One of the major risks any startup faces is that of failure. In fact, this possibility is built into the very definition of a startup, because a startup is an experiment in order to find out what works in the real world and what doesn’t. If it does work, the pay off is enormous, but the reality is that about 90% of startups will fail, because we cannot predict the future. Since failure is expensive, a lot of time and effort is invested in trying to reduce the risk of failure.
Unfortunately, we seem to be going about it the wrong way. When a startups fails, we want to find a scapegoat to blame, and this is usually the founder. There’s a lot of finger-pointing, and people create stories as to what went wrong, and why. How could the founder burn through so many millions so quickly with nothing to show for this? Surely he must have become too egocentric and refused to listen to reason, which is why he drove his company into the ground.
Whenever a startup succeeds, we look for a hero, and the founder is painted as someone who’s super-human. However, the flip side to idolising extremely successful founders such as Steve Jobs is that we also paint founders as being villains when the startup fails. We forget that success or failure doesn’t depend on an individual – it depends on the system. We need to analyse the failure dispassionately by doing a post-mortem, so that we can learn from it and move on.
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Unfortunately, humans prefer reading emotionally-charged stories rather than taking the time and trouble to understand complex alternative histories and counter – factual. This short-cut means we end up doing a disservice to the ecosystem. We gift all the glory to the successful founder , and punish the one who fails by dumping all the blame on him.
In order to reduce failures, smart VCs implement systems and processes to make sure that the startup is on the right track. The founder is required to report reams of data, and they analyze this data to try to pick up patterns and early warning signs of failure. However, rather than use this data to help the startup to succeed, it is often mid- used for pulling up the founder when the company is not growing as planned. Because investors are very busy and have lots of startups to track and monitor, they focus only on a few numbers, and use these metrics to judge the performance of the founder. These will decide whether the startup gets the next round of funding, or whether the investor pulls the plug and allows the startup to die.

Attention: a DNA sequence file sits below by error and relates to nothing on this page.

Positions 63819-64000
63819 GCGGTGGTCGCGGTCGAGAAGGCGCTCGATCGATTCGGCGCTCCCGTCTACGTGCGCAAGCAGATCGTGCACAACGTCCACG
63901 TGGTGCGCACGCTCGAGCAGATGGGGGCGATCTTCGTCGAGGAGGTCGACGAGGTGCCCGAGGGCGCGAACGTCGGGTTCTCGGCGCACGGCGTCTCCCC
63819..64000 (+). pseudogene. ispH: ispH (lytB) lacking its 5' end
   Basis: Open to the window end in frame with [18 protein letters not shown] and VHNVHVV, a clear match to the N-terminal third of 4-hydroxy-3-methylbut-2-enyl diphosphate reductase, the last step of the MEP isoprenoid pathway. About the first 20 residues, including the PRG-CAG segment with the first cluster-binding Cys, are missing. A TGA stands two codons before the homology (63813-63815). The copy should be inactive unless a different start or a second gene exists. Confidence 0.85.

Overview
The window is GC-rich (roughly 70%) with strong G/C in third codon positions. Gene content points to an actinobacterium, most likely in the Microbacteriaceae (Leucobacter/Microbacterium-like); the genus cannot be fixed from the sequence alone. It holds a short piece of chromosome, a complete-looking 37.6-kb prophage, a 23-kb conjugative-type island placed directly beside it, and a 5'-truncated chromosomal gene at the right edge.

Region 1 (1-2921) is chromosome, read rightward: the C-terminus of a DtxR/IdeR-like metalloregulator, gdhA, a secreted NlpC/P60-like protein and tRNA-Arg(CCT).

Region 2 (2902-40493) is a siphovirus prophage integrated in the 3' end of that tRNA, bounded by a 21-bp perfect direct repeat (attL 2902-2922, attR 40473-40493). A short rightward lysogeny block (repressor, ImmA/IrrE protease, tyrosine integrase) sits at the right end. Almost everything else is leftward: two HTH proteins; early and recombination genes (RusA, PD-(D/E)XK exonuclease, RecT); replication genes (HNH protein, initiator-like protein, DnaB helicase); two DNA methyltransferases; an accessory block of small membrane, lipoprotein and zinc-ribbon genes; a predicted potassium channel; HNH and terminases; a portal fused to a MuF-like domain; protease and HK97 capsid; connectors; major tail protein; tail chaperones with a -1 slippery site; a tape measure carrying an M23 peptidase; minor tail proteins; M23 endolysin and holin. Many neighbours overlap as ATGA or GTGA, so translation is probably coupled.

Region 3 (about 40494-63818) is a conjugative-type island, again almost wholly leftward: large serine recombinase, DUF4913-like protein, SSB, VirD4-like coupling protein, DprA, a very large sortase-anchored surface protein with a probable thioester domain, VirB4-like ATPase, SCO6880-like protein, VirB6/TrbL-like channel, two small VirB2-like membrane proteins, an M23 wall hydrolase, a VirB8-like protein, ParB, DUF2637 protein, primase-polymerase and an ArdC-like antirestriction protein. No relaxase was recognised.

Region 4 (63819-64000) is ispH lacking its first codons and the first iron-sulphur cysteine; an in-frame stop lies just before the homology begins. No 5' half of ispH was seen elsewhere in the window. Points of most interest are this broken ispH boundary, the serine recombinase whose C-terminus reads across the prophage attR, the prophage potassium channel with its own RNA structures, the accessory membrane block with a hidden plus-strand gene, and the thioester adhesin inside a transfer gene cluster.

Now there are three ways to get better numbers:
- The first is to improve the system. To do this, the founder needs to change processes in order to add value at the front line – a difficult and time consuming task, which needs patient capital.
- The second is to sub-optimize. Here the founder focuses exclusively on improving the area being measured, often at the expense of other areas.
- The third is to game the numbers. The founder manipulates the data to make the numbers look better.
Thus, if the major focus of the investor is on tracking GMV (Gross Merchandise Value), the founder will focus on inflating that number, often at the expense of neglecting more important metrics, and this is what leads to disaster in the long-run. It’s easy for a founder to dress up the numbers in order to make them look better – which is why so many ecommerce companies continue to behave in ways which make no sense to an outsider. They sell products at a loss in order to get their GMV up, because this is what keeps their investors happy. Similarly, if an investor wants to see growth, they are happy to buy customers, no matter what the cost, so that they can raise their next round of funds from a bigger fool.
Startups are complex adaptive systems which have to tackle unknown unknowns. Investors need to understand that the success or failure of a startup depends on providing them a supportive ecosystem. We need to focus on collect useful metrics which can be used to support the growth of the company, rather than using them as a stick to blame the founder when things aren’t going as planned.